Members of the Policy, Sustainability and Innovation (PSI) Research Group recently presented the 19th Annual Colloquium of the International Union for the Conservation of Nature Academy of Environmental Law, held in Brisbane, Australia, from the 12th to the 15th of July 2022. The Colloquium brought together scholars from around the world in a hybrid in-person / online format, and saw over 130 presentations and numerous panel discussions across the four-day event. The theme of this year’s conference was “Re-imagining Environmental Law: Recovery, Resilience, Regeneration”.
Nicki Shumway, a Post-doctoral research fellow in the PSI research group, gave a presentation on “Building resilient and adaptive restoration policy in the Great Barrier Reef”. The presentation built on a number of research projects that Nicki has been involved in, and discussed how the framing of conservation policy (to prevent and protect marine ecosystems from harmful activities) has limited the ability of projects to do active interventions within marine parks, including for restoration and adaptation to climate change. She offered a number of lessons learned in how to move forward with restoration projects under current governance frameworks and discussed how interventions with a high level of uncertainty can progress in the Great Barrier Reef using frameworks from emerging technologies.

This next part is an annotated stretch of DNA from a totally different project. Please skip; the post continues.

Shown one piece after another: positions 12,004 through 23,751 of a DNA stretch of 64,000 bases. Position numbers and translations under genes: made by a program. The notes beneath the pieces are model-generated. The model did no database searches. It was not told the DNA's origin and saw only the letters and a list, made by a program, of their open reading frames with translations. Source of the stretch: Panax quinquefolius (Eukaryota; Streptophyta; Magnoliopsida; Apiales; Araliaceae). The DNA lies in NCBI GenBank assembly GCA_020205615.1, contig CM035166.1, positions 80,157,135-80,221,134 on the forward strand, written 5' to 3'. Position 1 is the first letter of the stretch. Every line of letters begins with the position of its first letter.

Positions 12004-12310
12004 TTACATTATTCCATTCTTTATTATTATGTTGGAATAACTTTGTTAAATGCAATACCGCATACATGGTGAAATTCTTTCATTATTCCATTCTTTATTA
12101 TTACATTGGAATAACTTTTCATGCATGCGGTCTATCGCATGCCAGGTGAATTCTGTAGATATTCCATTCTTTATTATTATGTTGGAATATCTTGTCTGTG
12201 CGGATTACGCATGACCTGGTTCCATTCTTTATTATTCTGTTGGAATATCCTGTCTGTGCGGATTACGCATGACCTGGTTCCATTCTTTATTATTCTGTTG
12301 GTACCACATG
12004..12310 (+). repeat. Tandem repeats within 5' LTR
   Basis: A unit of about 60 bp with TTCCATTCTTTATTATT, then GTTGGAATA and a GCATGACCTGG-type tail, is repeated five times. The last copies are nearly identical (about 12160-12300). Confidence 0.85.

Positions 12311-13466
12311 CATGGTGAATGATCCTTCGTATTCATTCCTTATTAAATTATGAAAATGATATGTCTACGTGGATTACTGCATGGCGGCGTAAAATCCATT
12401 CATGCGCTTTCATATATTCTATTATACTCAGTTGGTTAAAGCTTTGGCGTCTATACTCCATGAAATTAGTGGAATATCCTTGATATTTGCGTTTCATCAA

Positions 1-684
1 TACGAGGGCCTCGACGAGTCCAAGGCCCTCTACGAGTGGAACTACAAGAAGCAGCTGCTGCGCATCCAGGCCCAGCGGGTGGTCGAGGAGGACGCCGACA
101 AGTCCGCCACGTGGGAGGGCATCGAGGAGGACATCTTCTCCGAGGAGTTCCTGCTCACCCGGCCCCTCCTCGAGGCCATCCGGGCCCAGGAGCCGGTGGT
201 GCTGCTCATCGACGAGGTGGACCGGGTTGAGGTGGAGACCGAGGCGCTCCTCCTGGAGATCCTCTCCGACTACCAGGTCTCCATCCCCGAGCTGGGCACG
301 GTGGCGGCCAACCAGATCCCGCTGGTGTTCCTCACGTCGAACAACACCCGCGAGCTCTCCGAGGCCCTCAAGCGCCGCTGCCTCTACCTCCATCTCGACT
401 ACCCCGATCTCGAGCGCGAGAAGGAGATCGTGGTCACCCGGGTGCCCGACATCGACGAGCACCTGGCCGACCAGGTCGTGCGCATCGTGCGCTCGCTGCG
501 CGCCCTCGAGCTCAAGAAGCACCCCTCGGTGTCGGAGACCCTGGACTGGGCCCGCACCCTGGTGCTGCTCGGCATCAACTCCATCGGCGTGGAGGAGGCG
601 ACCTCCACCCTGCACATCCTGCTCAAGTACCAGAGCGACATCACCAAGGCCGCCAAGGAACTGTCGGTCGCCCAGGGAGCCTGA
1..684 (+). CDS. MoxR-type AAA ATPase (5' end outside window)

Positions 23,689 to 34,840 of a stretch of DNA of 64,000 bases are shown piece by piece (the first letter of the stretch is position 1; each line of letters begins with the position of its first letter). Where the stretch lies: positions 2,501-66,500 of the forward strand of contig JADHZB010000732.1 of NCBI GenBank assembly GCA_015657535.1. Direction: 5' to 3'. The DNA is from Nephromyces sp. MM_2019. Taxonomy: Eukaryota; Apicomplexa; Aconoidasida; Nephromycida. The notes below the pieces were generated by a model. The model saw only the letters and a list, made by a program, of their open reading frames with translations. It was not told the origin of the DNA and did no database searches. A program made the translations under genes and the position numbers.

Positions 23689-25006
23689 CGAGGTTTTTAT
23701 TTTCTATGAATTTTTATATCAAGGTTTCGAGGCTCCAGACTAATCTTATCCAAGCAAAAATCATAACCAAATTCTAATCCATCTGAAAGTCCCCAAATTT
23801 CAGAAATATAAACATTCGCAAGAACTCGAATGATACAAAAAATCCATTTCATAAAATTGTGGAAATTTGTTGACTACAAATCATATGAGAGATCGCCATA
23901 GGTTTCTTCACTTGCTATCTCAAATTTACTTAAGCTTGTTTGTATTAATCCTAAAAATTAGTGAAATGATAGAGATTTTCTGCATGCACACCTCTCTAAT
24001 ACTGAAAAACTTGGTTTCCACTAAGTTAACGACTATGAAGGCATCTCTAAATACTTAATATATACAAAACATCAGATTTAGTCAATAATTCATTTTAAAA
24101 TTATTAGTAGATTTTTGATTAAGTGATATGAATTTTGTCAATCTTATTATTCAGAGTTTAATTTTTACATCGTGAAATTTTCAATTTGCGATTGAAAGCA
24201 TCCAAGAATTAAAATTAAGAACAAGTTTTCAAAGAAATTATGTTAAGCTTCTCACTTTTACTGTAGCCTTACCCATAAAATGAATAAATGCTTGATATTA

Rose Foster, also a researcher with the PSI research group, presented on a paper in-progress, co-authored by PSI Research Group members Nicole Shumway and Pedro Fidelman, titled “Governing marine cloud brightening: Consideration of scale and purpose”. The paper contributed to discussion about the ways in which it may be necessary to re-imagine environmental law to manage emerging technologies in the context of climate change. The specific focus of the paper was marine cloud brightening, a technology that could be used to reduce coral bleaching. Though marine cloud brightening could provide significant conservation benefits, there are currently no governance frameworks specifically designed to assess proposals, and the technology presents novel risks and uncertainties that may not be accounted for in existing frameworks. Accordingly, the paper considered the challenges and recommendations that may be relevant to its governance and how they could be applied to the context of marine cloud brightening for conservation.